|Emily Righter and Ben Werley|
Last night we attended opening night of the 13th season of Prelude to Performance, Martina Arroyo's summer program in which 75 participants study for 6 weeks learning roles. They are given instruction in language, dramatic interpretation, recitativi, and stage combat; they receive coaching and also participate in several master classes, some of which we have reviewed. This program is unique in that the young artists receive stipends, thanks to the generosity of the donors who support the program. Many graduates go on to major careers.
Judging by the tumultuous applause that greeted the curtain call of Bizet's Carmen, the program is, as it has been, a major success. Participants learn a great deal and walk away with a role "under their belts" that should serve them well in the future. And the audience, comprising a Who's Who of Planet Opera, walks away happily entertained.
If you share our taste, it's likely that you have longed for a traditional production of Carmen. We have gotten rather tired of updatings and novel interpretations, with the exception of one very radical Carmen produced by Heartbeat Opera. One can always count on Prelude to Performance to do a traditional production and to do it exceptionally well.
Last night's Carmen can be seen again Saturday night and we hope you will still be able to secure tickets. You will see the beautiful mezzo-soprano Emily Grace Righter as Carmen and tenor Ben Werley as Don Jose. This tragic character must evolve from a rather buttoned up corporal as the opera commences into a raging murderous maniac at its conclusion. Mr. Werley's plangent tenor was most remarkable in his second act aria "La fleur que tu m'avais jetee"; he was totally convincing as the lovesick corporal and evinced a lovely legato.
We recall Ms. Righter from four years ago when we reviewed her performance in a small role in Rossini's Mose in Egitto, presented by New York City Opera. She is maturing into a fine performer with a very lovely instrument and fine stage presence. As she grows into this role, we hope she will dig deeper into the earthiness, a difficult task given her refined appearance. There was nothing wrong with her seductive acting but we feel that there is a need for a deeper more organic approach.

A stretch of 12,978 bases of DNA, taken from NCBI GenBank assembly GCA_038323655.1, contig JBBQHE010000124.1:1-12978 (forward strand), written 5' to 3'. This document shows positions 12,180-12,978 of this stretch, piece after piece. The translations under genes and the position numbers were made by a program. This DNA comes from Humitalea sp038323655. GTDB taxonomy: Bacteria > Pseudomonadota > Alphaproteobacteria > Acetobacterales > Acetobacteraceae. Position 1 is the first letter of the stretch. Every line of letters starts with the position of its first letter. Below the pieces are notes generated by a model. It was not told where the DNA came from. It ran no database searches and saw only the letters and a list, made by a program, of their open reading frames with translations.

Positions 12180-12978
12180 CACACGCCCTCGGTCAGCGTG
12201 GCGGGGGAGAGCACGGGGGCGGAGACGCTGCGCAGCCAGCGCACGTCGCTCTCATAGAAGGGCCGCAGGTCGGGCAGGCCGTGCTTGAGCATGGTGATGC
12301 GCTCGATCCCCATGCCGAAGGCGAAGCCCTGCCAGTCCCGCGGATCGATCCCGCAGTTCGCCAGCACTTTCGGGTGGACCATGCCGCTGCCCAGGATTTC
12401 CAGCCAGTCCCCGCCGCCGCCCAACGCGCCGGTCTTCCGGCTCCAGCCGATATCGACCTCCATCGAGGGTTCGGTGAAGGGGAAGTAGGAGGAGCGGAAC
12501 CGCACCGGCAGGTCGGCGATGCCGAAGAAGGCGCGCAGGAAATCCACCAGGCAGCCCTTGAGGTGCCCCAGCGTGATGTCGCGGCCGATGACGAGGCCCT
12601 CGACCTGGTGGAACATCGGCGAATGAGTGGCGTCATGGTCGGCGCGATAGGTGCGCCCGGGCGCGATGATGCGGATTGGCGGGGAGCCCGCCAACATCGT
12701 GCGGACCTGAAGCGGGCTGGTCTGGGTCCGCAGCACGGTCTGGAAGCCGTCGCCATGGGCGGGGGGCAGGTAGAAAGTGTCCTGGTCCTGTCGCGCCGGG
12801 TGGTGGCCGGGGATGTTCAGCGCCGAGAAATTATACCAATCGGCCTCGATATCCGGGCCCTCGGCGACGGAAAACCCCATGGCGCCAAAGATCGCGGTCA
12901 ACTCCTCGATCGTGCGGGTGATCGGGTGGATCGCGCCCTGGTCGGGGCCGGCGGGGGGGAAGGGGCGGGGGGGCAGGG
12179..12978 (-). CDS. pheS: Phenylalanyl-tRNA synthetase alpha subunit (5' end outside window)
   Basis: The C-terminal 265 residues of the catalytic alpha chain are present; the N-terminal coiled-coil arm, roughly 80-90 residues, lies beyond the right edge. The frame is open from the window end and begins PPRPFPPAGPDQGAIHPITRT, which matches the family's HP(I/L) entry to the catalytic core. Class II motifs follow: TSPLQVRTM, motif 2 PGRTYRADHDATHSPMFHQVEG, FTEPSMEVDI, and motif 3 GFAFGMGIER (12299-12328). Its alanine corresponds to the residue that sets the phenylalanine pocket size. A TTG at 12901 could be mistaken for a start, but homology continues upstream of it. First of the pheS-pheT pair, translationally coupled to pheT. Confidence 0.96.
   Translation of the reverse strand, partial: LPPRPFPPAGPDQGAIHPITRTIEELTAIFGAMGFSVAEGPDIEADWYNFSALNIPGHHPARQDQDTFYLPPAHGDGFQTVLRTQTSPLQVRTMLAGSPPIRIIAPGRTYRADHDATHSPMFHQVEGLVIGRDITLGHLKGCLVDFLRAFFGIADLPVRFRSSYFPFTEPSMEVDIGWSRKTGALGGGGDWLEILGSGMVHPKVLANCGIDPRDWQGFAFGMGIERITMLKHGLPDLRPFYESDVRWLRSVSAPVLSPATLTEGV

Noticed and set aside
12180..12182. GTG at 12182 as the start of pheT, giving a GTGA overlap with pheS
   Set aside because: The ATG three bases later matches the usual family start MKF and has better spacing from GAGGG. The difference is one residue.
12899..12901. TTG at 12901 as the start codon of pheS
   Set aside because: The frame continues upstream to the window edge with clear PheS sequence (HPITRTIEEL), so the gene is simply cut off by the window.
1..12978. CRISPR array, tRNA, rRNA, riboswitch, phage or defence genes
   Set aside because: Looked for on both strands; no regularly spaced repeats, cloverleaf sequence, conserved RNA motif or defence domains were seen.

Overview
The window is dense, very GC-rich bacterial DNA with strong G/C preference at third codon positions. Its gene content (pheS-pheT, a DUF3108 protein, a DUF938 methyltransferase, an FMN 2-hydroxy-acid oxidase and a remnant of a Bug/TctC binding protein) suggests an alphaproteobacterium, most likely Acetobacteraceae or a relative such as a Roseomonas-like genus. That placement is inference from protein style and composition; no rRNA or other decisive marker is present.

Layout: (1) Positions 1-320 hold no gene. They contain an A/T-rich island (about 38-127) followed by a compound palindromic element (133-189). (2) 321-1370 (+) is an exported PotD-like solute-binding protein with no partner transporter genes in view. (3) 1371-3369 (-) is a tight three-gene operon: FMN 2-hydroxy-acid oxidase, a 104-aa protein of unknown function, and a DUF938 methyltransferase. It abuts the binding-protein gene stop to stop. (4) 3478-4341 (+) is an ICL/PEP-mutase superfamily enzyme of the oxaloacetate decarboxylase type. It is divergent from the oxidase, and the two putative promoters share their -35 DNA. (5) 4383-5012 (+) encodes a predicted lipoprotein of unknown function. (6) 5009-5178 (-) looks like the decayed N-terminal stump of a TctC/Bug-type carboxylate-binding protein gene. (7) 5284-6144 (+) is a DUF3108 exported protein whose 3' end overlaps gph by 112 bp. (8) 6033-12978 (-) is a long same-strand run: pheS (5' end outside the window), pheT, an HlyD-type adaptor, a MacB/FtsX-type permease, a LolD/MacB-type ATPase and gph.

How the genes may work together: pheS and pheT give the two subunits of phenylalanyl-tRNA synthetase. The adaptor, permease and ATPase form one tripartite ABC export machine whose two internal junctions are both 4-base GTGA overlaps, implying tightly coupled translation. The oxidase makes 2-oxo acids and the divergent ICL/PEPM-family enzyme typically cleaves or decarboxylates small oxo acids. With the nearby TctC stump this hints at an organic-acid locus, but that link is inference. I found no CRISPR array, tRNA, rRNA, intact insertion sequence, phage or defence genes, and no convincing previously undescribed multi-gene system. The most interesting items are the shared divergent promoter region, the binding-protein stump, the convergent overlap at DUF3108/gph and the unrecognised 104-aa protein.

Baritone Brian Major has a fine instrument well suited to the role of Escamillo but also needs a bit more work in creating the character from the inside out. Soprano Sarah Cooper performed the role of Micaela and grew in stature such that her third act aria "Je dis que rien ne m'epouvante" brought down the house.
We greatly enjoyed the performances of soprano Shana Grossman (Frasquita) and mezzo Olivia Johnson (Mercedes) who threw themselves into their roles with abandon. As a matter of fact, our favorite part of the opera was the second act quintet which provides some necessary comic relief. Baritone Dan Ewart as Le Dancaire and tenor Hector Mir as Le Remendado turned in some fine performances as they joined the three women in the humorous planning of a smuggling operation.
Bass Zaikuan Song handled the role of Zuniga, Don Jose's superior and competitor. Phillip Bullock used his mellow low voice in the role of Morales, pressing his attentions on the shy Micaela at the beginning of the opera.
The chorus sang well and there was no fudging the French anywhere.
The work was finely directed by Laura Alley with some very lively business on the streets of Seville in front of the tobacco factory, and later at Lilas Pastia's tavern. There was also a twist at the end which we decline to reveal but it worked well. Recitativi were sung, not spoken. The long scene in Act IV with the parade of picadors was cut but no one seemed to miss it.
As usual, costuming (Charles R. Caine) was lavish, as one can see on the carousel of photos which we posted on our Facebook page (Voce di Meche). The tobacco factory girls were scantily clad (for that time period) and the gypsies and smugglers looked just the way one wants gypsies and smugglers to look. The military men looked exactly right.
Also as usual, the set (Joshua Rose) was simple but effective, making use of projections. The lighting was fine, especially in Act III where the dark lighting elicited a sense of menace, leaving the audience to imagine the mountain pass.
The overture began somewhat raggedly but Maestro Daniel Lipton brought the unruly strings under control rather rapidly and we particularly enjoyed solos by flute, clarinet, oboe and the brass section.
Tonight we will be reviewing an evening of Puccini and hearing the large cast of women in Suor Angelica, most of whom are new to us. We are particularly looking forward to hearing Leah Marie de Gruyl as La Zia Principessa, having heard her in a master class.
No one will leave depressed because that opera will be followed by another one-acter by Puccini that always leaves us laughing--Gianni Schicchi. Remember "O mio babbino caro"? This is the opera from which that aria comes. But you knew that already, didn't you?
Do consider catching both the Puccini double feature tonight and Carmen tomorrow night!
(c) meche kroop